By PAUL THEODOROPOULOS
September 5, 2017
“A bill to repeal the second amendment would have to pass both the House and Senate of our congress first – by a two-thirds majority in each. This alone is a very high bar to meet.”
A bill to repeal the second amendment would have to pass both the House and Senate of our congress first – by a two-thirds majority in each. This alone is a very high bar to meet. Then, the amendment is sent to the individual states, where three-quarters of them must agree to it. Which means that if only thirteen of our fifty states vote against it, it does not pass. It’s quite easy to reel-off the names of easily twice that number that would never, ever, vote in favor of it.
It is not nearly so simple as it seems. Not even a thousandth.
But lets carry this fantasy along and assume it did pass the states, and the second amendment were repealed. Then comes the bigger hurdle:
It is not nearly so simple as it seems. Not even a thousandth. Those from other countries simply assume that the police just go through the registrations, visit each listed address, and round up the guns from those who own them. A lot of work, but doable, right?
Wrong. First, there is no national registry of who owns guns in the US. This is codified in our laws – the federal government is prohibited from maintaining any registry of who owns guns. At the state level, only six states do so, and they are staggeringly incomplete, because none have (or even could) mandate a registration of all guns that were already privately owned at the time the scheme was implemented.
So, think about that for a minute. There are estimated to be upwards of 400 million guns legally owned in the US. There are 117 million homes in the US. And for the most part – nobody knows which of those homes have guns in them.
Now, contemplate the Fourth amendment to the Constitution. The fourth makes clear that citizens are to be safe in their homes from government intrusion. To search someone’s home, a valid search warrant must be issued, and it must list the place to be searched, and the things to be seized. Furthermore, and this is the lynch-pin: there must be probable cause to do so.
The government cannot search a place without providing some plausible evidence that what they are looking for is likely to be found there.
It’s estimated that about half of all homes in the US have a gun in them. The government doesn’t know which of those homes actually have those guns in them. Therefore, at least half of all homes would be searched illegally, in clear contravention of the fourth amendment.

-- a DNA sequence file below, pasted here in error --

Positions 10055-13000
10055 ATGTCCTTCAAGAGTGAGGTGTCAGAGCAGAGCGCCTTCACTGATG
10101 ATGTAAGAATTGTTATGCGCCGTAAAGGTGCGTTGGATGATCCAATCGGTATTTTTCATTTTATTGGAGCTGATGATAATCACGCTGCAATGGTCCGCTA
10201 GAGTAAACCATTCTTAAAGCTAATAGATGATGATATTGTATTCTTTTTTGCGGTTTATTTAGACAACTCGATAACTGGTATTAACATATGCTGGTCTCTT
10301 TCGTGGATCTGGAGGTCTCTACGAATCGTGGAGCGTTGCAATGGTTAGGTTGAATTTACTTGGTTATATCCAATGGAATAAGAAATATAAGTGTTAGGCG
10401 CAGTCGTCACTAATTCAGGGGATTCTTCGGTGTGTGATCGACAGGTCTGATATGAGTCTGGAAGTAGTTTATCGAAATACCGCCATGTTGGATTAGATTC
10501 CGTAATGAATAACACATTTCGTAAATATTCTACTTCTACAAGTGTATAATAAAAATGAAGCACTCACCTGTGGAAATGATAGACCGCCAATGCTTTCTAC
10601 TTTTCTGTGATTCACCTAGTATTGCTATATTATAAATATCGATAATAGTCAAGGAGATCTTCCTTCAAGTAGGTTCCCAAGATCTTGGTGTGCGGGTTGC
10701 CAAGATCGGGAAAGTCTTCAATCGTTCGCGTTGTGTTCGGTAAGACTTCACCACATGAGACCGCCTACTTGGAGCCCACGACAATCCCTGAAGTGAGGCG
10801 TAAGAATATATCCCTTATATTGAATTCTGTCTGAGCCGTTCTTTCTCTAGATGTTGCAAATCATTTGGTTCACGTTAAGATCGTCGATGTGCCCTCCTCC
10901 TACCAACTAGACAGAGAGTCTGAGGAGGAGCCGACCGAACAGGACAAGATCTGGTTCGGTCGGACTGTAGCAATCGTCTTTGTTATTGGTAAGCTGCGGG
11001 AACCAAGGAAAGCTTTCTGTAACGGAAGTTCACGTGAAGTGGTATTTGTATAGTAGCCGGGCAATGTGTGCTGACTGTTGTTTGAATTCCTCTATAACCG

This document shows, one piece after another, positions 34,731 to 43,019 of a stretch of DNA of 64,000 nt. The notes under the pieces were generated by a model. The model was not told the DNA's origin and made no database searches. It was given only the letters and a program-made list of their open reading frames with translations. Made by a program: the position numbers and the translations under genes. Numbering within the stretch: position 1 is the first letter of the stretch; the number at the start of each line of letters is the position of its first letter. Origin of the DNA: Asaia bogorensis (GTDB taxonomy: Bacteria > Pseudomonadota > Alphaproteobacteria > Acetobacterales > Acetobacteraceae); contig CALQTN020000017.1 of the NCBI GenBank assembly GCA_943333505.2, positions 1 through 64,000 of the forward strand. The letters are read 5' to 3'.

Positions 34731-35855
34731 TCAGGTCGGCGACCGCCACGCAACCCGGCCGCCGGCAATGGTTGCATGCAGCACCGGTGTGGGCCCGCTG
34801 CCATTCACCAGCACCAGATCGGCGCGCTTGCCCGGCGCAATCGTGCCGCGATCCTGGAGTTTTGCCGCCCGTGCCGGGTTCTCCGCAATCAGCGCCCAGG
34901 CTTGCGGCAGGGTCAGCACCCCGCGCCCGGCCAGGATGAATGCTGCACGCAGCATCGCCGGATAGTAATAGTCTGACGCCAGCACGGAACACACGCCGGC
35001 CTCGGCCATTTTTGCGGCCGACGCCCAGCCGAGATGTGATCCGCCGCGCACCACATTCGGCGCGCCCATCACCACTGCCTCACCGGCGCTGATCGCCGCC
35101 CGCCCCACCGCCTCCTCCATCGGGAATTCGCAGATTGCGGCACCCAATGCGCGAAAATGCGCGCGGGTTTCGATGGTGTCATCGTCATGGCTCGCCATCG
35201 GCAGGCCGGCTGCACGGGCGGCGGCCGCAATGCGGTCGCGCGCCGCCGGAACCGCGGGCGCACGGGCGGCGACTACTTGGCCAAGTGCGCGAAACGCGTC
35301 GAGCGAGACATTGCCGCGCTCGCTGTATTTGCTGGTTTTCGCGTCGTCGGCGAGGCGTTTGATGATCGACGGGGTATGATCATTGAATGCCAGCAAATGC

None of this even touches on the logistics of doing this. 117 million homes. Devices that are so small they can easily be carried concealed on a person’s body without a hint of them being there.
Each house would have to be turned upside down. You can’t just have a quick look around and say ‘no guns’, not if you are really serious about getting rid of them. You have to look in every drawer, every cupboard, under the beds, in the attic, in the basement, and over any and all land associated with the home. It would take hours. For each home. 117 million times over.
Who would do this? Well, law enforcement. The military could not be employed to do this, unless further intrusions on the constitution were put in place – they are proscribed from internal policing.
There are approximately 765,000 police officers in the US with arresting powers. So that’s about 153 homes per officer.
Seems somewhat reasonable, right? Well, what are we searching for? Guns. Deadly weapons. So, right there – the basics of law enforcement mean you have to have at least two officers – at the very least. Frankly, I doubt that many cops would be willing to engage in these searches without a fully armed contingent, so really one could expect something more like this:
For every single home in this country.
And of course you can’t just delegate every single cop in the US to searching for guns all at once, as there’s…you know….crime still going on that they’re supposed to be working on. And police have to eat and sleep just like the rest of us.
Don’t forget to include your cars in those searches. And businesses. And don’t forget that guns – as mentioned – are highly concealable and mobile.
Now, there are and will always be hardcore gun haters who can only comprehend the ‘guns bad’ meme, and who will decry that yes, all of the above would be ‘difficult’, but wouldn’t it be worth it, even if it saves just one life?
There’s simply no way to reason with people who have this mentality. They’ll say they’d be happy to comply with this, and would gladly stand by while the police rip their home apart looking for guns even if there are none there. They don’t care about their constitutional rights, so long as it gets rid of the guns.
So, feel free to continue to entertain this fantasy of a disarmed America. It’s certainly a person’s right to believe in pixies and fairy-dust if they want; just don’t expect it ever to happen.
PAUL THEODOROPOULOS is a writer at Quora